Tel: 0115 982 1717

Collington Way, West Bridgford, Nottingham, Nottinghamshire, NG2 7LR

Arthritis and the Cold

Anyone who suffers from arthritis themselves will be well aware that the painful twinges and generalised stiffness tend to get worse when the weather is chilly, and we believe the same holds true for our cats and dogs. So, why does this happen?


Well, for some it may be due to the change in their daily exercise routine, thanks to the darker evenings and the bad weather making outdoor jaunts far less appealing. Several other theories exist as to why winter can have such an effect on joints, including increased local inflammation, decreased vitamin D levels and an increased sensitivity of pain receptors linked to the lower temperature.


Arthritis - more common than you might think

There is no doubt that arthritis is an underdiagnosed disease in our pet population, with many suffering in silence. Studies have shown that 20% of all dogs are affected, with older dogs being far more likely to have the condition than their younger peers. While cats may be less likely to show the signs, a study carried out several years ago found that about 90% of senior cats (those over the age of twelve) are affected to some degree. Any owner of an older pet should ask their vet to assess for arthritis at their regular check-ups, and should be on the lookout for symptoms including stiffness, a reluctance to jump and a decrease in activity levels. While early signs can be subtle and hard to detect, those with more advanced disease may have visible muscle wastage and creaking joints.


Management of arthritis

With the advent of safe and effective pain relief and anti-inflammatory medication as well as joint supplements, we can manage the vast majority of animals well, keeping them comfortable all year round. On top of medicine, there are plenty of ways that we can assist our pets and help to keep their arthritis under control.



While it’s never a good idea to over-do exercise, it is important to keep our pets somewhat active. In cats, this can be achieved by allowing outdoor access and encouraging play with toys such as laser pointers and wind-up mice. Our dogs should be taken for short walks every day, keeping them interested by varying the locations that they go to and allowing them to sniff and scent to their heart’s content.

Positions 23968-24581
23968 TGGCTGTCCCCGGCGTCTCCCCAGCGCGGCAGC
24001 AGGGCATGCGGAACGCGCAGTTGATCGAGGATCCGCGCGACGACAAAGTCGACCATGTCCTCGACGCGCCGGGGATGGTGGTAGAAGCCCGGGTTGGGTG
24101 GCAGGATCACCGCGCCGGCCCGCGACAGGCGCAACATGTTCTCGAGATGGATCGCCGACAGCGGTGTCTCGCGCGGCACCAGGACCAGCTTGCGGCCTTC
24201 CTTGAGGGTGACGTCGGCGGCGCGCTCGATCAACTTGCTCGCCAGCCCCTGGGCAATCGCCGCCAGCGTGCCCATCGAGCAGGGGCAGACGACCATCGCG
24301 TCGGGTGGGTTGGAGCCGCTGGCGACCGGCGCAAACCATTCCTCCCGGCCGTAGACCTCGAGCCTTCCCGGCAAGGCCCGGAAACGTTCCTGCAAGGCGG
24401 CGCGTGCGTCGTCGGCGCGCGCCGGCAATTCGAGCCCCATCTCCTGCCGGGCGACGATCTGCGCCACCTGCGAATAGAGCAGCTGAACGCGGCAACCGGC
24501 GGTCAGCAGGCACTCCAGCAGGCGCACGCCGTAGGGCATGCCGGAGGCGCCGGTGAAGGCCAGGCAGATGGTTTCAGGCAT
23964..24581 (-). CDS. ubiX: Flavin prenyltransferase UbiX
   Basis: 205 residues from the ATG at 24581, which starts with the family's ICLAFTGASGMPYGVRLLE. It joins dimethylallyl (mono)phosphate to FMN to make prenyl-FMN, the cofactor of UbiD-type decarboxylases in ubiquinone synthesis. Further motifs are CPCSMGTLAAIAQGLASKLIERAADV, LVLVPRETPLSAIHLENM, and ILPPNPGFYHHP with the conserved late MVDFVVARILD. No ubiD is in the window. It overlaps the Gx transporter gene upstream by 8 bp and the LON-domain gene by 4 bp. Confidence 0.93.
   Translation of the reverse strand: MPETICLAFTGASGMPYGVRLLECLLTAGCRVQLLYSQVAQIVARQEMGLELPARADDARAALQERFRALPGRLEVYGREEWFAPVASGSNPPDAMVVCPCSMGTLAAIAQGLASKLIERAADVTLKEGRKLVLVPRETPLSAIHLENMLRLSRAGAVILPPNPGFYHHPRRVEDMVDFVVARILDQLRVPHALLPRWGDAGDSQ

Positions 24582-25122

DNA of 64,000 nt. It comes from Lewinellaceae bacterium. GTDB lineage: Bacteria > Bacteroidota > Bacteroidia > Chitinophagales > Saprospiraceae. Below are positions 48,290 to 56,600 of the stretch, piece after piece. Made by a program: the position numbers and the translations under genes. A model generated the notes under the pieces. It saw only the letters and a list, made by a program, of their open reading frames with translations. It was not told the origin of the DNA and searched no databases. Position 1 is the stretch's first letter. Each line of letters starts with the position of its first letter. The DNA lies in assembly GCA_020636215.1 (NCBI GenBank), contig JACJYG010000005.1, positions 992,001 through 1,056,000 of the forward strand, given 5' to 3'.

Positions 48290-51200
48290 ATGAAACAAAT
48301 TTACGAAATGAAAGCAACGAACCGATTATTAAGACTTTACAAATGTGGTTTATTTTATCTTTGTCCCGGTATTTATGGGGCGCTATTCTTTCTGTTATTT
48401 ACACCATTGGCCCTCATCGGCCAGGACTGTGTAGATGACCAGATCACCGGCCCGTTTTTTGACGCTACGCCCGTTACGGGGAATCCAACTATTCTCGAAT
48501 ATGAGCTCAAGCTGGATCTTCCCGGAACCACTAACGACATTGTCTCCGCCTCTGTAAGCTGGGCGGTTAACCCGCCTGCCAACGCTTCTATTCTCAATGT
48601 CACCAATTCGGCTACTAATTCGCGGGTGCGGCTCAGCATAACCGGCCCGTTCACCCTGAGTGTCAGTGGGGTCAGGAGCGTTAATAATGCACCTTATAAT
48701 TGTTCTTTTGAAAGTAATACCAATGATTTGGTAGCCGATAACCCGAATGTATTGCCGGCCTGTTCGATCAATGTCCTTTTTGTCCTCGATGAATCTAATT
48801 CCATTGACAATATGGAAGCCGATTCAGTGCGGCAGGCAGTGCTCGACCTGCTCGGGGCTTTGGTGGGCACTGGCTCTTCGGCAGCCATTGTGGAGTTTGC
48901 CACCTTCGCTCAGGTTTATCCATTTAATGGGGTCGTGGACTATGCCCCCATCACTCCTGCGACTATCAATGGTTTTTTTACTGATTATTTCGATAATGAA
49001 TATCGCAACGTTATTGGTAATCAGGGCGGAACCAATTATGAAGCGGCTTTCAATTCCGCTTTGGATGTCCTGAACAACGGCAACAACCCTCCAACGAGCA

On very cold days, consider using pet jumpers and coats to keep the chill away and aim to walk during the sunniest periods of the day. This advice is especially important for slimmer breeds such as Whippets and Italian Greyhounds.


If our pets come inside with snow or ice on their fur, it’s important to wash it off with warm water and dry them thoroughly afterwards with a warm soft towel. Beware of drying limbs vigorously if they are stiff and sore; your pet will thank you for being patient and taking your time!


Orthopaedic beds are available which provide good support to aching joints and the fancier ones will have an option to be heated... Perfect for those chilly nights when the heating has been turned off and everyone has gone upstairs to sleep.


Weight control

There can be a trend for our furry friends to pile on the pounds in the winter months, but unlike those animals that hibernate, there is no reason that this should happen! While it can be easy to spoil our pets, particularly over the festive period, it’s critical that we prevent any extra weight gain in our arthritic patients. Maintaining a lean body condition can go a long way towards keeping them comfortable and taking pressure off their aching joints. As most are unable to exercise vigorously, their weight is best controlled by being strict with their calorie intake. Weight loss prescription diets are useful for those that struggle to lose weight and portions should always be weighed out.


Adjunctive therapies

Adjunctive therapies such as acupuncture, massage and hydrotherapy play an important role in the treatment of arthritis all year round. As hydrotherapy takes place in a heated swimming pool and pets are bathed and dried afterwards, there is no need to worry about them getting cold. When used in conjunction with daily medications, these alternative therapies can dramatically improve symptoms in many of our patients.


Keeping tabs on things...

While regular vet checks are important for all animals, this is especially the case for those in their golden years and who have chronic health conditions such as osteoarthritis. It can be a very good idea to have your beloved pet booked in for an ‘MOT’ in our clinic at the start of winter, to ensure symptoms are being well controlled and to discuss medical therapy options. Remember, those on long-term medication will require frequent vet visits and regular blood tests to ensure they are coping well and not experiencing any adverse reactions.

Rushcliffe Vets
Rushcliffe Vets
Arthritis and the Cold